David Teece speaks with John Quinn, founder of the global litigation firm Quinn Emanuel Urquhart & Sullivan. They discuss the firm’s specialized focus on litigation, retention and recent developments at the firm, and greater investment in future leaders within the industry.
[00:39:00] David Teece: Hello. My name is David Teece, and I’m executive chairman of Berkeley Research Group. I’m also a professor at the University of California, Berkeley. In this episode, the second in our special series featuring legal industry leaders, I’ll speak to John Quinn. John is the founder of the global litigation firm Quinn Emanuel Urquhart & Sullivan.
We’ll discuss retention in the face of the Great Resignation and global economic uncertainty. We’ll also discuss recent developments at the firm and how to address calls for a greater investment in future leaders within the industry.
But where I want to begin, John, is with your long-held, specialized focus at Quinn on litigation. You’re known globally as a high-powered litigation—no longer a boutique, but litigation-focused—firm. And you’ve stuck to your guns on that. You’ve not, to my knowledge at least, diversified beyond that. I’d like to hear your view of how that strategy is working and whether that is your “north star” for the next few years.
[00:01:48] John Quinn: David, I think that that’s always been our north star, and it will be our north star forever. We have found that focusing only on one thing—that is, litigation—which is a world unto itself, has been very powerful for us, both internally as a force for cohesion in the firm, and also in terms of our message to the business and legal community.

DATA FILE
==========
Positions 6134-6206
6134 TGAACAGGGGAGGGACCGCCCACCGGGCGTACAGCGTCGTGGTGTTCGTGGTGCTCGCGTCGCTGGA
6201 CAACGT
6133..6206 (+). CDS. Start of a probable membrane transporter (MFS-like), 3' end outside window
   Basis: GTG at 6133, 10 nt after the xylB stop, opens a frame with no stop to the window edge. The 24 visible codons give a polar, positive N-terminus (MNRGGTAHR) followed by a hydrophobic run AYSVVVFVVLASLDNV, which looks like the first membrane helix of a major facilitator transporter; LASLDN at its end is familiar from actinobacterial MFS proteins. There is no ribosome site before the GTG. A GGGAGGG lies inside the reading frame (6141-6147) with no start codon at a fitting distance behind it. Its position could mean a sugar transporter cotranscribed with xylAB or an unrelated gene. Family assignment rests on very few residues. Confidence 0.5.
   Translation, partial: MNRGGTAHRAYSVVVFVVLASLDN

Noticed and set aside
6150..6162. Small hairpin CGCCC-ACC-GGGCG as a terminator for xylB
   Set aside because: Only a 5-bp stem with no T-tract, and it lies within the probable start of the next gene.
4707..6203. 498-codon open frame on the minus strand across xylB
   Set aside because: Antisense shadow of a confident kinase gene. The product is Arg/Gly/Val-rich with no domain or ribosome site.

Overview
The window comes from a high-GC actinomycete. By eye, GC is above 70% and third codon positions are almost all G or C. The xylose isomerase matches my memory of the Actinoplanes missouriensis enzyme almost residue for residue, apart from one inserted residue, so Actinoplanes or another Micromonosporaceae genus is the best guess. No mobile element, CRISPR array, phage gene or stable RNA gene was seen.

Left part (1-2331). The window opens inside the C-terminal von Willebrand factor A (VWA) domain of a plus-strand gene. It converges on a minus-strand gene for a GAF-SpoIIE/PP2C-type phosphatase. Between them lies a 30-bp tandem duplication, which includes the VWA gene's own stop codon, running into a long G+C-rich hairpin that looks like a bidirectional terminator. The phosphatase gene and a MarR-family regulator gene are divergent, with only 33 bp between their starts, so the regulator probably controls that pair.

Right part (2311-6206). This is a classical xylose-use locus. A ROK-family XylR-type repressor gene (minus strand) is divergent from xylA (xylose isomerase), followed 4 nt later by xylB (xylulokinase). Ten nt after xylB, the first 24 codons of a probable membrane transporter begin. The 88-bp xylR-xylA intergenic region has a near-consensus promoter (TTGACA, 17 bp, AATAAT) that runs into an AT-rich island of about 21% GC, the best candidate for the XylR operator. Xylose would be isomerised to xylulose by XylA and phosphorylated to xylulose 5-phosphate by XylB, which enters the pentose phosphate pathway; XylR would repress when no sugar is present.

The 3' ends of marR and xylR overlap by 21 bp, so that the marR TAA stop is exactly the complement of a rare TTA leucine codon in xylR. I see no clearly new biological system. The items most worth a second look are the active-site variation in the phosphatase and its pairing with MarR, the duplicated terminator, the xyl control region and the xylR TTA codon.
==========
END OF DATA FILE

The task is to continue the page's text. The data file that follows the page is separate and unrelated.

We, of course, are involved in all different types of disputes, substantive areas. We have lawyers who specialize in patent litigation, antitrust litigation, white collar work, international arbitration, a lot of different disciplines within litigation. For us, it’s all litigation, all the time. And I can’t imagine that we would ever change that.
[00:02:30] Teece: It’s diversified in the sense it’s across practices, but it’s inherently focused in a very narrow way around litigation. So, you would say that you’re diversified while we’re being specialized. Is that a fair summary?
[00:02:45] Quinn: Yeah. I mean, pretty much any type of business dispute—I mean, there are a handful of areas where we don’t practice. Like we don’t really have an international trade practice, like customs and tariffs and the like. We don’t practice in that area. There’ve been times in the past when we did, but pretty much any type of business dispute we would see as being within our purview.
[00:03:37] Teece: How do you get proactively involved, if at all, in the shaping of corporate decisions and shaping decisions whether not to litigate, given the amount of change we’ve got going on right now?
[00:03:50] Quinn: Part of our practice does involve helping to navigate legal risk. A lot of times we’re getting a call on a project or a matter—it might be a fund that does distress investing, and they want to kind of bounce around the idea about how might this play out. Do we read the instrument or the indenture the way they do? Do they have rights they could assert? If they assert them, is there likely to be litigation? What would that look like?
Or in the patent area, does this company have the freedom to operate that they think they do? Is this a good patent or not a good patent?
In the white-collar area, or dealing with regulators, you’re often trying to persuade the government not to start a proceeding. And your biggest successes, the world never hears about. So, there is that element to it, where we’re talking to people about legal risks, helping them avoid legal risk, helping them come up with ways to stay out of a courtroom, actually.
[00:04:15] Teece: There is a little bit of an advisory front end, but it’s all very much under the shadow of litigation and trying to avoid it rather than embrace it.
[00:04:23] Quinn: Exactly.
[00:04:25] Teece: Now, with the pandemic and the changed work environment, and a lot of lawyers wanting to work permanently from home––how is that impacting you? We understand in London that you’ve taken more space, so obviously there is still a demand for in-office activity of some kind. But what’s your take on flexibility with respect to remote versus in the office? And what lessons have you learned from different cohorts in the firm, in terms of what works for them, and also different geographies too, for that matter?